(2011), "WHO", International Journal of Health Care Quality Assurance, Vol. 24 No. 7. https://doi.org/10.1108/ijhcqa.2011.06224gaa.002Download as .RIS
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Article Type: News and views From: International Journal of Health Care Quality Assurance, Volume 24, Issue 7
Keeping promises, measuring results – health accountability report presented at World Health Assembly
Edited by Jo Lamb-White
Keywords: Health accountability, Public health spending, Women and children’s health
The United Nations Commission on Information and Accountability for Women’s and Children’s Health presented their report, Keeping Promises, Measuring Results, and recommendations to increase the likelihood that pledges for women’s and children’s health are honoured and that resources are spent in the most effective way to save lives. The advance copy of the report was presented at a technical briefing during the 64th World Health Assembly.
“All partners are accountable for the promises they make and the health policies and programmes they design and implement”, says President Jakaya Kikwete, from the United Republic of Tanzania and one of the co-chairs of the Commission. “Tracking resources and results of public health spending are critical for transparency, credibility and ensuring that much-needed funds are used for their intended purposes and to reach those who need them most.”
The report’s ten recommendations include:
Increasing the number of countries with well-developed systems to measure births, deaths and causes of deaths.
Measuring against 11 common indicators on reproductive, maternal and child health.
Helping countries integrate the use of information and communication technologies in their national health information systems.
Countries with high maternal and child deaths track and report resource indicators.
Country governments and major development partners put “compacts” in place that require reporting, based on country format, on externally funded expenditures and predictable commitments.
All governments have the capacity to regularly review health spending and to relate spending to commitments.
Countries have established national accountability mechanisms that are transparent, inclusive of stakeholders and recommend action as necessary.
All stakeholders are publicly sharing information on commitments, resources provided and results achieved annually at both national and international levels.
The Organisation for Economic Co-operation and Development’s Development Assistance Committee (OECD-DAC) agree on how to better capture all reproductive, maternal, newborn and child health spending by development partners.
An independent Expert Review Group is reporting regularly to the UN Secretary-General on results and resources related to the Global Strategy for Women’s and Children’s Health and progress of the implementation of these recommendations.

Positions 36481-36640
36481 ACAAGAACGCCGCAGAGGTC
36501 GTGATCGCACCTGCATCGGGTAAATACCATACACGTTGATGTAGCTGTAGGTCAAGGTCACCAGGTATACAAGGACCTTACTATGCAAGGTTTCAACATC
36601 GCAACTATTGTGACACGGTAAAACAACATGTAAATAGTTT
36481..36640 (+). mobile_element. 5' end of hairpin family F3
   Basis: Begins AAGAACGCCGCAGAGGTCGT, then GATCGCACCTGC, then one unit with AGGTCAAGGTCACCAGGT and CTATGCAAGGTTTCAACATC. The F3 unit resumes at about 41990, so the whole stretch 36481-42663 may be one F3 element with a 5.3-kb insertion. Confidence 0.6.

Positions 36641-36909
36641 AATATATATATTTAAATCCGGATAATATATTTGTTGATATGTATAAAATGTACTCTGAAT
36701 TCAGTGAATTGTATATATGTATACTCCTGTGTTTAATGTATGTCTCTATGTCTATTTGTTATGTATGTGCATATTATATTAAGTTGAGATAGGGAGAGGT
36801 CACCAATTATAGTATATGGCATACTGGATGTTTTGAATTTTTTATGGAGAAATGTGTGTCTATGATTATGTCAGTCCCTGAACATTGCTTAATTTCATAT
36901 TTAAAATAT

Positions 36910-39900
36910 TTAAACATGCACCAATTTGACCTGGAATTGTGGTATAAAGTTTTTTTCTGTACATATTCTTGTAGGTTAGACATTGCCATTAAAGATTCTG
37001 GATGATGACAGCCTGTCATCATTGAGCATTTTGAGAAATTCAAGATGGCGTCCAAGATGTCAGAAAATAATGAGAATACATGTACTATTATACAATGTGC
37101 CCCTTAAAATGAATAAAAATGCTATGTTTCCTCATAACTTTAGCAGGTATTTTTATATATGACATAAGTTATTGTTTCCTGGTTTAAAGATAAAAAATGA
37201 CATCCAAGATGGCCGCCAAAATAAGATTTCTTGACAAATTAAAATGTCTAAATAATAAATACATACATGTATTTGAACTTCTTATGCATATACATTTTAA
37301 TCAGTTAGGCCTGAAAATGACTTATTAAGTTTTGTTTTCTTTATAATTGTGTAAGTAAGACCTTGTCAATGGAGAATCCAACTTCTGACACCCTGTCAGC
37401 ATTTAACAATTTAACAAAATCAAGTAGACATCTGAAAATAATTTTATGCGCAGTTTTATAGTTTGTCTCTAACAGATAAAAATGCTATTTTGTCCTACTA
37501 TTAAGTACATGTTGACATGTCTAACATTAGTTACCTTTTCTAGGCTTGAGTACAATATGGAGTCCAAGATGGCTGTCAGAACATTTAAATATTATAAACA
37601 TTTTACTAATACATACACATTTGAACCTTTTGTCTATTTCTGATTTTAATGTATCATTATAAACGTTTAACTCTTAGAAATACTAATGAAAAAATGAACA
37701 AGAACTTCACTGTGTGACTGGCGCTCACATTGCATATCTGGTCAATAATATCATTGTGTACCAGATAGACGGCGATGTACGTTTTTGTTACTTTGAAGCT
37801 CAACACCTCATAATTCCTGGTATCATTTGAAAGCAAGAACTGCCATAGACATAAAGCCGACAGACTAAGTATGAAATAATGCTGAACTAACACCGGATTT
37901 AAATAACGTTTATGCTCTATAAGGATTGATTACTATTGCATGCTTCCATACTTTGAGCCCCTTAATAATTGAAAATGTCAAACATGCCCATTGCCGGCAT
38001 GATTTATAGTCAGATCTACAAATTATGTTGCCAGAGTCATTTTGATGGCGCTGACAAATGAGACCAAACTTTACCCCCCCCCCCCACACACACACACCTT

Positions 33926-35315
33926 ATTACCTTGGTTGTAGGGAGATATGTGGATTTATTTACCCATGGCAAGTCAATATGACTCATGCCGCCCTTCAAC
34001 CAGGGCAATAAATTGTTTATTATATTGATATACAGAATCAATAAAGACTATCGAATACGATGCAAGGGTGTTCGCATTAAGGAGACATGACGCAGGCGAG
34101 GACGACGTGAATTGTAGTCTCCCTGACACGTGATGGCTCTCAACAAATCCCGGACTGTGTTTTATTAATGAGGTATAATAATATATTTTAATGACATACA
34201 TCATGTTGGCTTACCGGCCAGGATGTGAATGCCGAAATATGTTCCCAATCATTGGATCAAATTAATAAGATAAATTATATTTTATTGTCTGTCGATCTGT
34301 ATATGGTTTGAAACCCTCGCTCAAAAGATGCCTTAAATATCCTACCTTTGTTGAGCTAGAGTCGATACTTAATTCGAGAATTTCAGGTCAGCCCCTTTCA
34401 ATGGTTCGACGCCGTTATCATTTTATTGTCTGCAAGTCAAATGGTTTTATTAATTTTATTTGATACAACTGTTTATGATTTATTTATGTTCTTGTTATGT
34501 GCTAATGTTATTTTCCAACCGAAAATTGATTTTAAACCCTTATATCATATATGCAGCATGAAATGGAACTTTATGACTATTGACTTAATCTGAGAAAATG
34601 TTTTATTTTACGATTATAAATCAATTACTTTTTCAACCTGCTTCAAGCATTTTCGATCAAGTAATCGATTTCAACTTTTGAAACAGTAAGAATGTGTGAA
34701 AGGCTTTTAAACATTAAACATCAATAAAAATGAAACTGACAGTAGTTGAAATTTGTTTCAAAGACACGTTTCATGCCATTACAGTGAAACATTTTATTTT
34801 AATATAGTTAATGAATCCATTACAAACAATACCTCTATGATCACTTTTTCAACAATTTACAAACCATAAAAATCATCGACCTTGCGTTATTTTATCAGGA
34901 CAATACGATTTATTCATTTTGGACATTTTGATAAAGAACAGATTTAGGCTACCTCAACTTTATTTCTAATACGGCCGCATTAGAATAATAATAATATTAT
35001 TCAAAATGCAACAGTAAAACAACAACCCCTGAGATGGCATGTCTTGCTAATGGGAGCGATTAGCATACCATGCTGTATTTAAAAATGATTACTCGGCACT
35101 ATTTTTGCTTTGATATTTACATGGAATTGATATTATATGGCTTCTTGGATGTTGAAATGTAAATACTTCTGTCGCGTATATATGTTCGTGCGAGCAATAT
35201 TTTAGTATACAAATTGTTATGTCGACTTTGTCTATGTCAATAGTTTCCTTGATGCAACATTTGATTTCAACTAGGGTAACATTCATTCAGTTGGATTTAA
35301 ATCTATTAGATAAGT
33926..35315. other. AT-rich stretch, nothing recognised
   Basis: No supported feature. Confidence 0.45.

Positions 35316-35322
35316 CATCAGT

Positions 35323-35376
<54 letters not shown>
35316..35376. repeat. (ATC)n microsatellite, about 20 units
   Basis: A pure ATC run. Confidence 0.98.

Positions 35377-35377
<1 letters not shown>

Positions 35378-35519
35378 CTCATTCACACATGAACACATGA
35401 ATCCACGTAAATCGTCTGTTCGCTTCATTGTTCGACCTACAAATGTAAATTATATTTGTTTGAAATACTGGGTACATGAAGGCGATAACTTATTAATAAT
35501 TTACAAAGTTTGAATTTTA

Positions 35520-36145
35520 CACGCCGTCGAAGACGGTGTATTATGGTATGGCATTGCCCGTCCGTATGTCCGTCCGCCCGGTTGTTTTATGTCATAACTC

“The Commission has developed bold yet practical measures that will help save the lives of mothers and children living in the world’s poorest countries”, says Prime Minister Stephen Harper from Canada, the other co-chair of the Commission. “Through our collective efforts we will ensure tangible progress in achieving our goals, but only if we remain fully committed to making the recommendations in this report a reality.”
Accountability is an essential element of the UN Secretary-General’s Global Strategy for Women’s and Children’s Health aimed at saving the lives of 16 million women and children under five years of age by 2015. The 30 members of the Commission were tasked to develop a mechanism for holding donors accountable for their pledges and holding countries responsible for how well the money is spent to accelerate progress towards the health-related Millennium Development Goals.
“The report and its recommendations are a major achievement for public health and will help us to save the lives of women and children”, explained Dr Margaret Chan, the World Health Organization’s Director-General and co-vice chair of the Commission. “But our work is only beginning. One of our top priorities must be investing in helping countries build the capacity needed to capture this health information – that means giving them the financial and technical resources required to monitor things such as births, deaths and causes of deaths, and achieve the mutual accountability needed to save women and children from dying.”
New information and communication technologies (ICTs) will play an important role in improving the collection, sharing and analysis of health data. “With mobile connectivity now widespread in even the world’s poorest countries, ICTs offer a unique and powerful opportunity to bridge the health development gap”, says the International Telecommunication Union’s SecretaryGeneral and other co-vice chair of the Commission, Dr Hamadoun Touré. “In addition to facilitating data gathering, sharing and analysis, platforms like the internet and social media can also be used as tools to create safe and empowering spaces for women, where they can obtain accurate, up-to-the-minute health information in a confidential, multilingual environment.”
The report is the result of more than five months of in-depth discussions and work across a high-level group of global leaders and health experts. Having concluded its work, the Commission will present its report to the Secretary-General.
For more information: www.who.int